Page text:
Getting to Know Your New Dog
Kevin Runolfson wanted a dog to walk. He adopted Rufus, a year-old, chocolate lab/Shar Pei mix at the Humane Society. Four months later they began hiking the Appalachian Trail together from Georgia to Maine.
Somehow they survived—the snakes, the rain, the terrible hell cows. Despite Rufus being afraid of snakes, the rain, and terrible hell cows.
Runolfson kept a journal of his trip and later published it as The Things You Find on the Appalachian Trail: A Memoir of Discovery, Endurance and a Lazy Dog. You’ll find my full review, Longest Dog Walk Ever: The Appalachian Trail, at A Traveler’s Library.
But here at Something Wagging, I’m most interested in the human/canine bond and how to strengthen it. Kevin and Rufus have a strong bond when we meet them in this book. And they’re still hiking together today, ten years later.
Would a long walk with your dog bring you closer together? If you’re attracted to the idea of taking your dog on a big adventure, you might want to ask yourself some questions.
Questions to Ask Before Dragging Your Dog Up a Mountain
Runolfson probably should have asked these questions before hitting the trail with Rufus. But I’m glad he didn’t. Or they might not have had an adventure to share with us.
Does my dog like to hike?
I get the feeling Rufus would have been happy hiking up onto the couch. But what makes him even happier is being with his person. When given a choice, Rufus prefers to hike by Kevin’s side.
Am I willing and able to carry my dog over obstacles he won’t/can’t cross?
At the beginning of the hike, Rufus refuses to climb over fallen trees, walk through water, or cross bridges. Runolfson has to carry him. Eventually, Rufus gains confidence and manages to conquer most of his early fears.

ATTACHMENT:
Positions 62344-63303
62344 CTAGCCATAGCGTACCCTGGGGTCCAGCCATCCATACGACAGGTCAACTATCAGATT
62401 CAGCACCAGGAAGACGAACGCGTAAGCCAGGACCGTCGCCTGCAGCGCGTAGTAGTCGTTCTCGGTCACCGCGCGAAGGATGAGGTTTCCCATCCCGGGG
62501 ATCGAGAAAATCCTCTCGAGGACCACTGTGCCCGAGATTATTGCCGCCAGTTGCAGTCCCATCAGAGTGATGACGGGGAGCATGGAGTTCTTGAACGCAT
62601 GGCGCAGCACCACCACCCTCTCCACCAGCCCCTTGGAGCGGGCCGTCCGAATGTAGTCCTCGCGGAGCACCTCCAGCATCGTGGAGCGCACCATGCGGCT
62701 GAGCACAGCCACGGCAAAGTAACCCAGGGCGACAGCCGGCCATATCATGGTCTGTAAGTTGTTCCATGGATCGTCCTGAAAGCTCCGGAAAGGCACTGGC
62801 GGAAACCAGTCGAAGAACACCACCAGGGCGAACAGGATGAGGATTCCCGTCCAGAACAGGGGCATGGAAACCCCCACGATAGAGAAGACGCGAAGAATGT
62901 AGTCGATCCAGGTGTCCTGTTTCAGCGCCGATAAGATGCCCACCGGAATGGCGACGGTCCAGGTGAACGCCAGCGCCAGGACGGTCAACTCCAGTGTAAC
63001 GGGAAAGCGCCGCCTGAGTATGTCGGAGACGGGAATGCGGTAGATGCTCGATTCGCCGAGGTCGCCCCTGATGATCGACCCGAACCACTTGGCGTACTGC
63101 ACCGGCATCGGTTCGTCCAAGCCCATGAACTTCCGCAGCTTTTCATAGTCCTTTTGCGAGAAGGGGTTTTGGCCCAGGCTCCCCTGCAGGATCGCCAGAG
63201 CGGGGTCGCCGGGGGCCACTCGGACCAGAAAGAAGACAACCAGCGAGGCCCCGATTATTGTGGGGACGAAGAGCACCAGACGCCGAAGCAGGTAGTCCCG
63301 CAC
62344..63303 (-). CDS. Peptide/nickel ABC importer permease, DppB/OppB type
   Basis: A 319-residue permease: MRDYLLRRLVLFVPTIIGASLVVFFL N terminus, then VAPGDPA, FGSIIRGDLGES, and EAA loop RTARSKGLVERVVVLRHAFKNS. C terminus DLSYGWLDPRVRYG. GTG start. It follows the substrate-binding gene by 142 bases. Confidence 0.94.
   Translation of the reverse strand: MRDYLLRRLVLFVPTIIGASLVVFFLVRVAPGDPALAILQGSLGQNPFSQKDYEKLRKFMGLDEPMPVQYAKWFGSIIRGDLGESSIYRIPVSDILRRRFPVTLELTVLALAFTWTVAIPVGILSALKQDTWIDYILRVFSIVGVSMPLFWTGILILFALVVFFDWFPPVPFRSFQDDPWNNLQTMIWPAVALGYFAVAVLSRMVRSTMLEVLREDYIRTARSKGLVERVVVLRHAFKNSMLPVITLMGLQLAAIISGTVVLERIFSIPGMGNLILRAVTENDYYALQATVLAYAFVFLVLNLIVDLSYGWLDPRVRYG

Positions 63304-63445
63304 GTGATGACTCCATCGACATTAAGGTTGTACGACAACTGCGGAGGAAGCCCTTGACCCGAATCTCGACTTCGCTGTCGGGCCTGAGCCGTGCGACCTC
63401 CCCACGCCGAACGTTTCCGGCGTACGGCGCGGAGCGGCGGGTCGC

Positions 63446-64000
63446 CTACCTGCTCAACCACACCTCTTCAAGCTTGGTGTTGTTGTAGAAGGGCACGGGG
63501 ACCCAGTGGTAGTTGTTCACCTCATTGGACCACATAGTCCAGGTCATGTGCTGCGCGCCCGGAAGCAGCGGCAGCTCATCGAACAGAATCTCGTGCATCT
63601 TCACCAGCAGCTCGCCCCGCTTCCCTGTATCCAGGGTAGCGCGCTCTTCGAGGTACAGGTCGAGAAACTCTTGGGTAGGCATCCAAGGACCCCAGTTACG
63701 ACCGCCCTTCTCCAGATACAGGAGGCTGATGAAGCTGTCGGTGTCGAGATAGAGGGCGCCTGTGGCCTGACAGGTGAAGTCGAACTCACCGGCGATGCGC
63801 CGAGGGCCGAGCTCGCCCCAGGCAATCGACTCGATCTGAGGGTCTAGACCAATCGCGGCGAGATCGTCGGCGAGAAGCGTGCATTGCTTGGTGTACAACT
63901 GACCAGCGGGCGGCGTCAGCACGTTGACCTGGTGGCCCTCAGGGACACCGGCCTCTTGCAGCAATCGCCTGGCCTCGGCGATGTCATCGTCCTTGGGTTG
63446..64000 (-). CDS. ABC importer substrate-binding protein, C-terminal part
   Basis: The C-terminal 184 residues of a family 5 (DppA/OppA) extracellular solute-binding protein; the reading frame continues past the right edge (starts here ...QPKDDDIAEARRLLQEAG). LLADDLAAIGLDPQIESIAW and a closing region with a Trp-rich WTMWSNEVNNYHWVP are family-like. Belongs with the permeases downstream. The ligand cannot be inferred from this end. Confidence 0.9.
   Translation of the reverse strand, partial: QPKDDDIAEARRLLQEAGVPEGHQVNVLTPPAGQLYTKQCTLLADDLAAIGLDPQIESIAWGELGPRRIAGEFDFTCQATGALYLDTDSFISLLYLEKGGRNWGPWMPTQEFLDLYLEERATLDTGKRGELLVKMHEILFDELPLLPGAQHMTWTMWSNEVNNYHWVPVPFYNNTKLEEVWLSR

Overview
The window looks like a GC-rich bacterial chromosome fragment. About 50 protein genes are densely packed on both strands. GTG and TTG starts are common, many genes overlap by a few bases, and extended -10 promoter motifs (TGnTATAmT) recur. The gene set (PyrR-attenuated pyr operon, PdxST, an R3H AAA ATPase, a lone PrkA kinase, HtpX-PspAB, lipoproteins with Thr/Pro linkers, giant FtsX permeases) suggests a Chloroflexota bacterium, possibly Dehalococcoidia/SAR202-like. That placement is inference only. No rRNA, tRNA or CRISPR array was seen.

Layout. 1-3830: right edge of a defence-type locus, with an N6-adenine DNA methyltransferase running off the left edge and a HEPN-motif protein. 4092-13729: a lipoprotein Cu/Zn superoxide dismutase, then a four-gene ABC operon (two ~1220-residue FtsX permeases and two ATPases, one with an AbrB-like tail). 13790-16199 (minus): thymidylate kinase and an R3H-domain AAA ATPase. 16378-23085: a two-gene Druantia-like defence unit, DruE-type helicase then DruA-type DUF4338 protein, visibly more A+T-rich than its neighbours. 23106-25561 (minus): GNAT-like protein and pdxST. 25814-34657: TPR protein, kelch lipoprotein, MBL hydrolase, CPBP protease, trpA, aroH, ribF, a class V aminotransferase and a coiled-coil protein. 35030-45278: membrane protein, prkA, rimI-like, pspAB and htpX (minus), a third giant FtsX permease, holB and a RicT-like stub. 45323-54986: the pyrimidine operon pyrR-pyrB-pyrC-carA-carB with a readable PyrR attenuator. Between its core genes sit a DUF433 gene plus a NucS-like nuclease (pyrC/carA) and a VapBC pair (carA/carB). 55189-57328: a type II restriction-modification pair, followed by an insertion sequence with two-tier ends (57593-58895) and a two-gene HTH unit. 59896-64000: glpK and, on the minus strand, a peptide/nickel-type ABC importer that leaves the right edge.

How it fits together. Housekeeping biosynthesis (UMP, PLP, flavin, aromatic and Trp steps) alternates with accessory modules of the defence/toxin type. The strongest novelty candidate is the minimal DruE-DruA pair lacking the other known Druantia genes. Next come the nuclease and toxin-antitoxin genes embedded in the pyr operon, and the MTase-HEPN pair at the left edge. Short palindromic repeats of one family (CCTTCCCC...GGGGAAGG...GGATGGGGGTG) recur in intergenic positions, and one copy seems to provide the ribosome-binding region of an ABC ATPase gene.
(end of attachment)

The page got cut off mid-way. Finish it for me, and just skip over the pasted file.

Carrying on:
Can my dog carry his own supplies?
For the most part, Rufus carried his own food. But when it was too hot or the dog started chafing from the pack, Runolfson had to carry the dog’s pack along with his own.
Will my dog be frightened by things we find on the trail?
Rufus’s scary things list was pretty long: campfires, rain, thunder, lightning, bridges, streams, cows (hey, those bad girls can be tough!), being left alone… Well, you get the picture.
Can I keep my dog safe and healthy?
Of the more than 2000 people who try to hike the entire Appalachian Trail in one season, only a quarter make it. Many get sick or injured. Most just get exhausted.
Runolfson took on a big responsibility by bringing Rufus along. He did a great job keeping his friend healthy.
And, toward the end of the trip, when Rufus’s paws were showing the results of miles of rocky climbs, Runolfson took him off the trail immediately.
Fascinated by the Appalachian Trail
I’ve read many memoirs by people who have hiked the trail. I’ve fantasized about being one of them.
But until I get the courage to walk the trail barefoot (I am incredibly sensitive to blistering in any kind of shoe after only three miles or so), I’ll enjoy the trail through the experiences of others.
If you like traveling alongside a good writer, you’ll enjoy Kevin Runolfson’s account. I did.
And, if you’re lucky, you might win the copy of the book donated by McFarland publishing. Use the Rafflecopter below for many chances to win the prize.
Would a six month adventure make you and your dog even closer? Or, if you asked her to carry her own food up and down the Appalachian range, would she bite you and run away?
a Rafflecopter giveaway
Disclosure: The publisher sent me a PDF of this book for my review at my request. They also provided the book for this giveaway. My opinions are my own and to stay honest, I’m giving away the book.
The book link is to Amazon. If you buy it there, I will get a small commission. Thank you for supporting Something Wagging This Way Comes.